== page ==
The underlying principle of the community development process used by Soap is that everything comes from the community. If they wanted a ball field, it was his job to help them organize and build a ball field. The group formed a Youth Council and began to hold fund raisers. The kids were excited about the possibility of playing ball and they started pushing their parents to help even more. A temporary site was found and work started with some of the kids working from early morning until late at night.
However, change doesn’t come easily. Several young bullies delighted in tearing up the field as fast as Gonzales and his Youth Council built it. Gonzales is a quiet, patient man and he kept the kids calm. He would say, “Don’t get mad. Don’t retaliate. Let’s just fix it back up and then ask them to come play.” But the bullies refused to join them and continued to vandalize the ball field.
The turning point came when the Youth Council was offered tickets to a Texas Rangers game. No one in Cherry Tree had ever been to a professional baseball game. The kids were all crazy to go, but they looked at their bigger goals and decided to share some of their precious tickets with the bullies … who accepted this offer. The trip made the bullies part of the group and they became champions and protectors of the project.
After that trip, momentum started gathering and more and more people wanted to be involved. In the group meetings, people began to think bigger. They wanted something more than just one temporary ball field. They wanted a permanent place where everyone could play … from the little kids to the adults. Someone remembered a plot of land owned by the Cherokee Nation, currently being used for cattle grazing but big enough for a recreation area for the entire community. They approached the tribal council with a proposal and suddenly Cherry Tree had 115 acres to develop. Gonzales’ vision flickered back to life.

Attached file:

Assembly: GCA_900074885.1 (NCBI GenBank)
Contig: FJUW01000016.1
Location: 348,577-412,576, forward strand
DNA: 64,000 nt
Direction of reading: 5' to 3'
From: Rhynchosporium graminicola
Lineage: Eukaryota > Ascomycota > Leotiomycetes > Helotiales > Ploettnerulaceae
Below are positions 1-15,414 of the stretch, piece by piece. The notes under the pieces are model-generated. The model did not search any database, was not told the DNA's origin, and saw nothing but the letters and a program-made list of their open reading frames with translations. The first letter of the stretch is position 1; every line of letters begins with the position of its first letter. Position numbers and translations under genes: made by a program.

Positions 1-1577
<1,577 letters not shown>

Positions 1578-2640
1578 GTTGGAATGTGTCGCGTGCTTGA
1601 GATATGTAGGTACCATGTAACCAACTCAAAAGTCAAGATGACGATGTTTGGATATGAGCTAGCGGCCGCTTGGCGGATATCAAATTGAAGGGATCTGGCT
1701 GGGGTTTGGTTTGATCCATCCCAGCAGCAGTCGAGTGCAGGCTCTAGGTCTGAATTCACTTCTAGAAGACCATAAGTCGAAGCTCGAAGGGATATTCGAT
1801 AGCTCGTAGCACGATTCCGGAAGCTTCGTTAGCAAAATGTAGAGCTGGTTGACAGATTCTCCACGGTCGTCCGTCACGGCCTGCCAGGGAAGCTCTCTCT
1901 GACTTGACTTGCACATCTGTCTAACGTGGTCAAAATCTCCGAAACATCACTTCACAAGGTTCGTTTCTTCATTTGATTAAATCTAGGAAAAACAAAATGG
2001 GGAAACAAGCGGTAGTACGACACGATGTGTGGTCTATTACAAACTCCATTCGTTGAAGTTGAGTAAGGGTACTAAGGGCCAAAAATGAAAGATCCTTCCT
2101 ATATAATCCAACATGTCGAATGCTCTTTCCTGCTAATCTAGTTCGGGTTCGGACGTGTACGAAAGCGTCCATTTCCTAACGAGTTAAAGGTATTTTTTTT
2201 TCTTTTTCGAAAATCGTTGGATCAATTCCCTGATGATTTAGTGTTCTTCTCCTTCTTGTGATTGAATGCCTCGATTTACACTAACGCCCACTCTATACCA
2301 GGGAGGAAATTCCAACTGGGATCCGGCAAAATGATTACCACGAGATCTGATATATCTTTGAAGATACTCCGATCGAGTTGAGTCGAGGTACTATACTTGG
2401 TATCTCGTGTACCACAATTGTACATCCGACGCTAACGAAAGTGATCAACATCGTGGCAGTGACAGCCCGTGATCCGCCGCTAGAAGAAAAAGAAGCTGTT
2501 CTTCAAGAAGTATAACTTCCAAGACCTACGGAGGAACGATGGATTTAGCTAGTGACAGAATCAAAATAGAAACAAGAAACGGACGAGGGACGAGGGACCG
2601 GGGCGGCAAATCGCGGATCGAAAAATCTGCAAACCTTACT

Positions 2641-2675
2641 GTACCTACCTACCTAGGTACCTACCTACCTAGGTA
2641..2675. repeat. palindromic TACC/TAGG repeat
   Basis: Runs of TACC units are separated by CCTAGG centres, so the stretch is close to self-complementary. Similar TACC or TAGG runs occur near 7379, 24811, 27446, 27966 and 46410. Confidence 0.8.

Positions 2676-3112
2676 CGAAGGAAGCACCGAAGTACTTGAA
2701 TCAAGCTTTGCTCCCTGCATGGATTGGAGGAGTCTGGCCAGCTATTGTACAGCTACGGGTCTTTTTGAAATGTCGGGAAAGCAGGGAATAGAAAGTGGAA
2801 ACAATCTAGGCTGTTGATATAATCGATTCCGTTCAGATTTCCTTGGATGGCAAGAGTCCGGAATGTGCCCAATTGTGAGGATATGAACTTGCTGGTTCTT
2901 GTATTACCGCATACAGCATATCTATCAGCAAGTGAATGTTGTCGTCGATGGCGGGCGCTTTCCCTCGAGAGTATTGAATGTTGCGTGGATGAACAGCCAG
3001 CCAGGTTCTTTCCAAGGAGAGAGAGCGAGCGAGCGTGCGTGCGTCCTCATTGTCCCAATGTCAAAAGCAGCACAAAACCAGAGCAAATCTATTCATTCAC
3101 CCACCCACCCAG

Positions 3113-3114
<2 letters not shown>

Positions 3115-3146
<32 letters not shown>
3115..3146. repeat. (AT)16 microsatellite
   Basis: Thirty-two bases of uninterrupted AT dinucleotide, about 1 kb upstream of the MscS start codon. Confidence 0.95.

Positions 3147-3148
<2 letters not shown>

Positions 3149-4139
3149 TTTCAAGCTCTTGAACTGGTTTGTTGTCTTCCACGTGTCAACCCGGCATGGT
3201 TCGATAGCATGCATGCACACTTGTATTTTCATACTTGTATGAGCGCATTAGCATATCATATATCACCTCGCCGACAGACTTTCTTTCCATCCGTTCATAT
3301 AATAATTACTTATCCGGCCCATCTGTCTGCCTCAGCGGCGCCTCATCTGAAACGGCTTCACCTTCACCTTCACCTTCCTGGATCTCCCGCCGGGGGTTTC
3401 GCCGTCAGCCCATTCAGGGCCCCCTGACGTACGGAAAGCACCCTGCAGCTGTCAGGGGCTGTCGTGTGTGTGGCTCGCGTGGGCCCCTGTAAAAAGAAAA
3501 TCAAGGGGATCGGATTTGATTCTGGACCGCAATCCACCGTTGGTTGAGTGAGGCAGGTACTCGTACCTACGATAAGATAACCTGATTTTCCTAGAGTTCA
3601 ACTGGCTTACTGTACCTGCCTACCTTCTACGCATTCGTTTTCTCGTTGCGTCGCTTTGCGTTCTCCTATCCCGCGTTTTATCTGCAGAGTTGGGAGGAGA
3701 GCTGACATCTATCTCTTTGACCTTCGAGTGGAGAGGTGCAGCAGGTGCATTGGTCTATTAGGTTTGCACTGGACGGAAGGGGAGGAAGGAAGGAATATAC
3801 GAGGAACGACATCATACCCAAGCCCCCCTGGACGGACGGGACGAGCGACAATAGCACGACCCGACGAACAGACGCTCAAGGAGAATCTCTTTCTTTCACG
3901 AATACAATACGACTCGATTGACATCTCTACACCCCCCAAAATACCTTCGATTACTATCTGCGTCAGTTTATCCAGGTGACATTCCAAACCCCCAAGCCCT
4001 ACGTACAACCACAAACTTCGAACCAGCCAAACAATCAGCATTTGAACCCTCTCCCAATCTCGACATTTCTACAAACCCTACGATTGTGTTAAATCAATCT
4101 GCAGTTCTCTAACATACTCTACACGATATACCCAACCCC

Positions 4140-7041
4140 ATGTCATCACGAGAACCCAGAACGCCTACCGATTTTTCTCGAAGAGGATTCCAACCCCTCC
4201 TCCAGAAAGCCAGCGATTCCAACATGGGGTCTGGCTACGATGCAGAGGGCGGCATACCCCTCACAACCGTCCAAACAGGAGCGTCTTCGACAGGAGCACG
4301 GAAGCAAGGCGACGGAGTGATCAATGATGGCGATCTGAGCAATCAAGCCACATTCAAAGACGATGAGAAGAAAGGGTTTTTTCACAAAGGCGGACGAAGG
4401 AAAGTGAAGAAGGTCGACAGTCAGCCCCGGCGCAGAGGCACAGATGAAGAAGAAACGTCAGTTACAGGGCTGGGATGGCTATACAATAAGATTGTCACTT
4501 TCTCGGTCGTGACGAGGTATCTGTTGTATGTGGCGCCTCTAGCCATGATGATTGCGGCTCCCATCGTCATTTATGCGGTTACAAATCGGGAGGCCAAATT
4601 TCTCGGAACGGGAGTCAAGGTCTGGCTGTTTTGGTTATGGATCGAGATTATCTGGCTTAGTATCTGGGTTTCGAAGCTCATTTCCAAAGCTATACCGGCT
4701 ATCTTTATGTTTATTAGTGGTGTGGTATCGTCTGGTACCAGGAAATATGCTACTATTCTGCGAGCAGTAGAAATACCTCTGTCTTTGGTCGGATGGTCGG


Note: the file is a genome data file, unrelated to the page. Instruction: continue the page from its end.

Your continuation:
Of course, it’s one thing to design something on paper and quite another to make it happen. Without tractors, bulldozers, or a building loan, Cherry Tree’s field of dreams didn’t look very promising. However, almost everyone in the community showed up with their garden rototillers, hoes, shovels, spades and rakes. Painfully, rock by rock and root by root, they carved a ball field out of a cow pasture.
Today (1990s), if you take State Highway 59 south from Stillwell and turn right at the Cherry Tree Head Start Center, you can follow a dirt road through the woods till it opens up to a broad expanse ringed by oak trees. If you’re lucky, Gonzales will come down from the brand new community tractor and you can sit on the bleachers facing the first ball field and listen to him describe the rest of the Cherry Tree project: three additional ball fields, a t-ball field, a walking/jogging path through the woods, a bicycle motocross designed and built by the little kids, a gymnasium, a wellness program, and a Cherry Tree Project store.
And, the bottom line? Local law enforcement officials report that before the ball field project, 50 percent of all the calls they received were from or about Cherry Tree. Today that community generates only 5 percent of the total calls. Each member of the community “owns” the Cherry Tree Project and there is a lot of pride in what they have accomplished and what they intend to accomplish. Cherry Tree has become a community with a future … a field of dreams with very real results.
Charlie Soap shared his three basic rules for all of his community development projects:
1. Definition of the problem and all potential solutions have to come from the people.
2. Participation has to be voluntary.
3. Find a way to involve the holdouts.
These principles transformed the movie fantasy of “building a field and they will come” into “if they want a field and they help build it, it can change everything.”
Not as catchy, of course, but transformative.